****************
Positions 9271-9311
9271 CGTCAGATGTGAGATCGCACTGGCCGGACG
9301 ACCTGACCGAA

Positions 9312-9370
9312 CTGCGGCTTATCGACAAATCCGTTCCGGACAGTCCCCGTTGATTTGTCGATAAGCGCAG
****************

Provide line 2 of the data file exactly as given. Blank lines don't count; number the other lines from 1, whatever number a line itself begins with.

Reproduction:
9271 CGTCAGATGTGAGATCGCACTGGCCGGACG